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Fewer Flushes, More Conservation

FMD goes across campus to switch autoflush toilets

Kevin Brinn, 27, a general maintenance mechanic with Duke's Facilities Management Department, uses electrical tape to cover a sensor on an automatic flush toilet in Duke Divinity School. Auto flush toilets, where possible on campus, are being switched to manual to conserve water.

Kevin Brinn is among the mechanics and plumbers on a mission at Duke. His task: Evaluate whether sensors on automatic flush toilets can be adjusted to manual to save water.

He was working in restrooms in the Divinity School this week, covering sensors with electrical tape and posting signs with instructions to "push the black button" for manual flushing.

"I'm hopeful this will help save water and cut back on calls we get from people on campus, complaining that automatic flushers are annoying because sometimes they flush more than once," said Brinn, 27, a general maintenance mechanic with Duke's Facilities Management Department, as he stretched tape over a sensor in the Gray Building.

With Durham moving to Stage IV restrictions, Duke continues to make operational changes and facilities improvements to reduce water consumption.

One of the most noticeable changes -- adjusting automatic flush toilets to manual mechanisms -- stemmed from recommendations from the Duke community through Duke's new water conservation website. By adjusting automatic flush toilets to manual, where possible, Duke hopes to save thousands of gallons daily.

"Auto flush units and manual operated fixtures use the same amount of water," said Jack Burgess, assistant director of maintenance services in Duke's Facilities Management Department (FMD). "But some auto flush units, especially the type mounted on the side of the tank, have a tendency to flush more than once because of their sensitivity to motion. This can activate the sensor and cause multiple flushes."

During the past two weeks, FMD plumbers and mechanics have used black electrical tape to cover sensors on dozens of automatic toilets in buildings such as Duke Divinity School. Similar changes are underway at health system facilities.

"Covering the sensor with tape is a short term solution to prevent an automatic toilet from flushing when it isn't needed," Burgess said. "We are evaluating other options, such as installing a new dual-flush handle mechanism. Dual-flush handles can be used in the conventional way or can by pushed up, resulting in further reduction in water usage."

Many auto flush toilets on campus can now be flushed by pushing a manual override button that was incorporated into the factory design.

The adjustment is welcomed by Duke community members.

"There have been times when I was in a stall and the automatic toilet flushed so many times that I lost count," said Gail Chappell, 61, a faculty secretary at Duke Divinity School. "About six months ago, we reported one in the Gray Building that had gone haywire and kept flushing. A maintenance worker came out and fixed it. I'm glad that they're switching them to manual now because I'm really worried about the water crisis. I've lived in Durham my entire life and I've never seen a water shortage like this before."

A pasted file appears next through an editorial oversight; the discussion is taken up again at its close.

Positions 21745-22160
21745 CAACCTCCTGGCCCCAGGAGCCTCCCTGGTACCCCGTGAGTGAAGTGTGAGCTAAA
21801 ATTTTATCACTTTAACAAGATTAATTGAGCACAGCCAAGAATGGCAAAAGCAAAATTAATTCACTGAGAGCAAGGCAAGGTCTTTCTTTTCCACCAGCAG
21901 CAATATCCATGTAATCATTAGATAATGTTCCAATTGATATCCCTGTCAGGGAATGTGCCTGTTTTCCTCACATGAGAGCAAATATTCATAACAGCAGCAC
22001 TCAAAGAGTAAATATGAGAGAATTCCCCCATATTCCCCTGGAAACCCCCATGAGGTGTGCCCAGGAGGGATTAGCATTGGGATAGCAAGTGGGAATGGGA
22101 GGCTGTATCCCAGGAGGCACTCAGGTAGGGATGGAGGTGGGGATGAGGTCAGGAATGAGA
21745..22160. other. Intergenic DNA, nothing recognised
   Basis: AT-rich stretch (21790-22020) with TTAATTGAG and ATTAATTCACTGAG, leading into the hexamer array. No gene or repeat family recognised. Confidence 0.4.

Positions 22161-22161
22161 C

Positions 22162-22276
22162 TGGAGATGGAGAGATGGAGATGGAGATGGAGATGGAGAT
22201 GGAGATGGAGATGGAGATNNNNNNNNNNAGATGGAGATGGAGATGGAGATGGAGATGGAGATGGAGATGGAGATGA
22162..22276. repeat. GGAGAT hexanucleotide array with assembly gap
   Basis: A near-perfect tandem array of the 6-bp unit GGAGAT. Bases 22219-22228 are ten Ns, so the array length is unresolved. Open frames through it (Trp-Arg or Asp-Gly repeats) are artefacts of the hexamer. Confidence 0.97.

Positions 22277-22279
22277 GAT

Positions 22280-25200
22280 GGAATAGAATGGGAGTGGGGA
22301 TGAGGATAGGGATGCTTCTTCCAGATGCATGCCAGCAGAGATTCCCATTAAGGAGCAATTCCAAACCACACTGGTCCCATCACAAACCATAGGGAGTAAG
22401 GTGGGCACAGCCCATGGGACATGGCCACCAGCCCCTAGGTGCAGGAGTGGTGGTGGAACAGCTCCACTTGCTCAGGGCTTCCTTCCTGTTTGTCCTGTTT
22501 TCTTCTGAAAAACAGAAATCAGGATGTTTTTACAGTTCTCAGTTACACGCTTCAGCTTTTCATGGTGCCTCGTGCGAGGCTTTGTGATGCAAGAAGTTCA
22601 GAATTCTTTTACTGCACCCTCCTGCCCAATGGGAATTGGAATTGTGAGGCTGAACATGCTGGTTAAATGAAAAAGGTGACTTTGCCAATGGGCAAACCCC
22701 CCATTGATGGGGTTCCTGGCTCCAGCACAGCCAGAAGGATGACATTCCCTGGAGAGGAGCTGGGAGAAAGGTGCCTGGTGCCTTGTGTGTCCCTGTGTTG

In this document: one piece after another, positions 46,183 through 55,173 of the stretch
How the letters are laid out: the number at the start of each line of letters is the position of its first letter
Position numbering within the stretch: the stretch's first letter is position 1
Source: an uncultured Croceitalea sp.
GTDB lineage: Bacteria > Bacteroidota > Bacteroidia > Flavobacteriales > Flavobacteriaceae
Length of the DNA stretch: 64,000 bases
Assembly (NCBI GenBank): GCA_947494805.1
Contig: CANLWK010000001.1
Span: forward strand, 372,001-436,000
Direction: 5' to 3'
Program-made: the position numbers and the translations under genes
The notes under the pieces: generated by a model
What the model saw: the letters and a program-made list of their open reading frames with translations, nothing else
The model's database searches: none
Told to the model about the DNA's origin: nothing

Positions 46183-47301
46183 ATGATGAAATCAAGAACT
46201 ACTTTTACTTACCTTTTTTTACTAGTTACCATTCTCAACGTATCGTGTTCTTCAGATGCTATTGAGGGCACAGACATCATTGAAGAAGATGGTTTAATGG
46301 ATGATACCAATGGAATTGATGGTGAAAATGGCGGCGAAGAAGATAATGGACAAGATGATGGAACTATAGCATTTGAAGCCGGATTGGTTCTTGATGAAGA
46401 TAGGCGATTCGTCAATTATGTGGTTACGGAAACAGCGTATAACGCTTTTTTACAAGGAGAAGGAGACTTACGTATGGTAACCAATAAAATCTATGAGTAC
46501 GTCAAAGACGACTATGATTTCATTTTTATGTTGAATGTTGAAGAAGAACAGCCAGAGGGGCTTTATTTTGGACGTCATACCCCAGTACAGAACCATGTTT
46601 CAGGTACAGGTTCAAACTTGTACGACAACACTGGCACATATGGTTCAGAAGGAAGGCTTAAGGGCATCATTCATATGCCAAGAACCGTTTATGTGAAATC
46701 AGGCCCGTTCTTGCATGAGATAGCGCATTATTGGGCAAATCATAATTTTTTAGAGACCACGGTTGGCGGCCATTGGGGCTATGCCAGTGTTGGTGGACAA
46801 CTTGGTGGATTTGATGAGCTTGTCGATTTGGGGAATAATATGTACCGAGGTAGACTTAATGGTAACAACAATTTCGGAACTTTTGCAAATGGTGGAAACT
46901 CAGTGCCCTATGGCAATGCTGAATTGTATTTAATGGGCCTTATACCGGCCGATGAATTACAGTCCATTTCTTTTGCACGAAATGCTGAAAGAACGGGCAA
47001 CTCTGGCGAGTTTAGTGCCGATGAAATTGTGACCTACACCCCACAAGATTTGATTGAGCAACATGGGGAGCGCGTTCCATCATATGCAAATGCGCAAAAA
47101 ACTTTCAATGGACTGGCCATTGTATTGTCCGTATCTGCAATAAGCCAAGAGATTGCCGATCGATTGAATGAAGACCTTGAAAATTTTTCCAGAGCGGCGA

Duke began installing automatic flush toilets about a decade ago to improve sanitation and decrease maintenance problems that existed with manual operated toilets.

"A lot of people don't like to touch the toilet handle, and in some cases people were using their feet to flush, which resulted in a lot of leaks around the handles," Burgess said. "We had to fix them, which added up quickly in repair costs. We're hoping that switching the auto flush toilets to manual will add up in another way -- water savings."

Switching to manual flushing was one of the most common tips submitted in recent weeks to Duke's water conservation website. Nearly 200 tips were posted by Duke faculty, staff and students students, faculty and staff in the two days that followed President Richard H. Brodhead's Nov. 12 e-mail to the Duke community urging a team approach to water conservation efforts.

Divinity School student Brian Sigmon was among the Duke community members who submitted a suggestion about switching to manual flush. He said he is pleased with Duke's response.

"Seeing the change happen so soon after I submitted my suggestion really made me feel like Duke truly was open to suggestions for conserving water," said Sigmon, 24.

Duke's maintenance crews will continue to fine-tune auto flush toilets, which operate by using an infrared proximity sensor. If a person moves out of the sensor's path for several seconds, the toilet flushes. Sometimes they flush more than once, if a person bends down to get a purse or backpack.

The sensors are located at either the top or side of the toilet. Taping the sensors appears to work on toilets with top-mounted mechanisms, Burgess said, but toilets with side sensors pose a challenge.

"We discovered that people were removing the tape on the toilets with the side sensors," Burgess said.

To help solve that problem, toilets with side sensors will be retrofitted with dual-flush handles, which will allow an option of using up to 1.6 gallons of water. FMD will begin installing dual-flush handles in other buildings such as the Fitzpatrick Center for Interdisciplinary Engineering, Medicine and Applied Sciences (FCIEMAS) in the next few weeks.

Other water conservation suggestions submitted through the website are being analyzed by Duke's water management group, which is chaired by Kemel Dawkins, vice president for Campus Services.